Canadian Underwriter

Canada sets ambitious new target to reduce greenhouse gas emissions by 2030

May 15, 2015   by THE CANADIAN PRESS

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WINNIPEG – Canada is promising to cut greenhouse gas emissions by 30 per cent below 2005 levels by 2030, a target Environment Minister Leona Aglukkaq calls “fair and ambitious” and reflects the country’s economic circumstances.

Environment Canada has reported that GHG emissions rose between 2012 and 2013

Speaking in Winnipeg, Aglukkaq promised to introduce new regulations on methane emissions produced by the oil and gas industry, as well as new rules for natural gas-fired power generation and emissions from the chemical industry.

The new targets are roughly in line with those announced by the U.S. in March, but slightly weaker. That country has pledged to cut its greenhouse emissions by up to 28 per cent by 2025 from 2005 levels.

“First, Canada intends to develop regulations aligned with actions recently proposed by the United States to reduce methane from the oil and gas sector,” Aglukkaq said.

“Actions in this area would lead to significant reductions in emissions while ensuring Canadian companies remain competitive.”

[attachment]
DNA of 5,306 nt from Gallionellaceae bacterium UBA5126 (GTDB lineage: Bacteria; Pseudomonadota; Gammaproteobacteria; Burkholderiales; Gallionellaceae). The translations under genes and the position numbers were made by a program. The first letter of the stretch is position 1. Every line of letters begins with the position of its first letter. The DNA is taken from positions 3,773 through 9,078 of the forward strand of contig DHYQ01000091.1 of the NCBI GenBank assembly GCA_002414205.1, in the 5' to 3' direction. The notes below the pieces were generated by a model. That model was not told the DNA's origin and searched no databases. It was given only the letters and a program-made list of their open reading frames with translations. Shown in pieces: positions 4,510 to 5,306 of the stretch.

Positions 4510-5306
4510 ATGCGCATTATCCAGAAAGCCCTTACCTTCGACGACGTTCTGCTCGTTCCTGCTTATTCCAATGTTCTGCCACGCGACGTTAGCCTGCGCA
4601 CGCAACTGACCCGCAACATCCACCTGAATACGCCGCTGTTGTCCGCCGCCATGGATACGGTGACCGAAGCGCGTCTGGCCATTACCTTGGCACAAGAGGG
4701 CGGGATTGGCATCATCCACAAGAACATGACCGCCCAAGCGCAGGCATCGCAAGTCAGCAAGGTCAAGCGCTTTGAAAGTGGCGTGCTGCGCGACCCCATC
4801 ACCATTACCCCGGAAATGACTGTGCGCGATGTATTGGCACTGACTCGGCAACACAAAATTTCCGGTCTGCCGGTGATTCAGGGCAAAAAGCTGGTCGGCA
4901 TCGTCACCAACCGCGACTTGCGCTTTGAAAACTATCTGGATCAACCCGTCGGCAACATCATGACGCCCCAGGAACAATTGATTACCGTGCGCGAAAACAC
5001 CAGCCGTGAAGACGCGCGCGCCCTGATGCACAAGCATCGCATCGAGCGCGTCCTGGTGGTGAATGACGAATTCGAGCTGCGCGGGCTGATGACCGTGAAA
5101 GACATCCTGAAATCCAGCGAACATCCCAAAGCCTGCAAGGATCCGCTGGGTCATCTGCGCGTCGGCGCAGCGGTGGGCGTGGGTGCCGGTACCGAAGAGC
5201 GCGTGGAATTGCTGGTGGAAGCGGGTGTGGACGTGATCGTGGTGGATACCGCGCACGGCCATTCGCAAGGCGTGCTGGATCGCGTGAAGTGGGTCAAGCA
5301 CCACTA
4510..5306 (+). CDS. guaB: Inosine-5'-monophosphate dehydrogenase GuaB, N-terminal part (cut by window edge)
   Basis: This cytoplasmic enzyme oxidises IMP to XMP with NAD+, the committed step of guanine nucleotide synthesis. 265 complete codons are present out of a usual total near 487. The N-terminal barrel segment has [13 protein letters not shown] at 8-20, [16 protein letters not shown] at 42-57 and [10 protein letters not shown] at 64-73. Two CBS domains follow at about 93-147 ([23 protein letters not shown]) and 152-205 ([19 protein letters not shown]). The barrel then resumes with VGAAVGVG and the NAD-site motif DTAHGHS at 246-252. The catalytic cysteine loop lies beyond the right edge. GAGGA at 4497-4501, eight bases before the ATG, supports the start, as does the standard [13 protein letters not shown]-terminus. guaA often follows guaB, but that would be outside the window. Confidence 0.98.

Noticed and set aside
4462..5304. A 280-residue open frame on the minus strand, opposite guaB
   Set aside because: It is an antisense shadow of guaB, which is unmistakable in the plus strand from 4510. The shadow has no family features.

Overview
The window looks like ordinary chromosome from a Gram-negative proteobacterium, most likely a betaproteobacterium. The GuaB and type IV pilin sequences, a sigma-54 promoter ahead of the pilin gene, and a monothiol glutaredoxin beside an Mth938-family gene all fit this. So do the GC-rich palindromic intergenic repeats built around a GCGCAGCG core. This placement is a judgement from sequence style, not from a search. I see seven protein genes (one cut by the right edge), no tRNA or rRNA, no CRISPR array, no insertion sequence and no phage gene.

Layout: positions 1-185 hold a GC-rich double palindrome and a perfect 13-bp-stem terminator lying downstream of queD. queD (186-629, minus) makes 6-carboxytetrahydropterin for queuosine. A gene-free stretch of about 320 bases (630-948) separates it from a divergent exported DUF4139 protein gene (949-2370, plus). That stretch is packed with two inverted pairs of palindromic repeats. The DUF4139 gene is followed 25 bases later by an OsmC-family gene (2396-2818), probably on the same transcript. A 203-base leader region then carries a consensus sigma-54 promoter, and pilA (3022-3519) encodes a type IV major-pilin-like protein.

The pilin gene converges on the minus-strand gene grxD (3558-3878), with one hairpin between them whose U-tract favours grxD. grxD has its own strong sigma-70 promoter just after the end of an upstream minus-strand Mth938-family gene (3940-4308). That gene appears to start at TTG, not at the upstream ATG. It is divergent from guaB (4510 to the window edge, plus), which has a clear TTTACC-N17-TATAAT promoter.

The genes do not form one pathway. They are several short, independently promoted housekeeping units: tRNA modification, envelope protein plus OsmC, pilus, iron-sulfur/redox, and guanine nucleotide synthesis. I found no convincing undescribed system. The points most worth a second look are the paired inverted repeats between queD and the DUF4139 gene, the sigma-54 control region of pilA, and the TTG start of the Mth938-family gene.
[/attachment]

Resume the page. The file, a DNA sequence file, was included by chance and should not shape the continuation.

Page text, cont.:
Related: Premiers commit to programs on climate change, GHG emissions

Canada will take its new targets to a United Nations conference later this year in Paris, where a new international emissions regime is to be negotiated.

Whether Canada will be able to meet those new targets is an open question.

Despite a previous promise to cut emissions 17 per cent below 2005 levels by 2020, Environment Canada reported last month that national greenhouse gas emissions rose between 2012 and 2013 to 726 megatonnes, the fourth consecutive annual increase.

Even if the target is met, it may not be enough.

The Intergovernmental Panel on Climate Change, the world’s chief scientific body on the issue, has said that worldwide greenhouse gas emissions must be cut by between 25 and 40 per cent below 1990 levels by 2020 if the world wants to avoid the worst implications of global warming.

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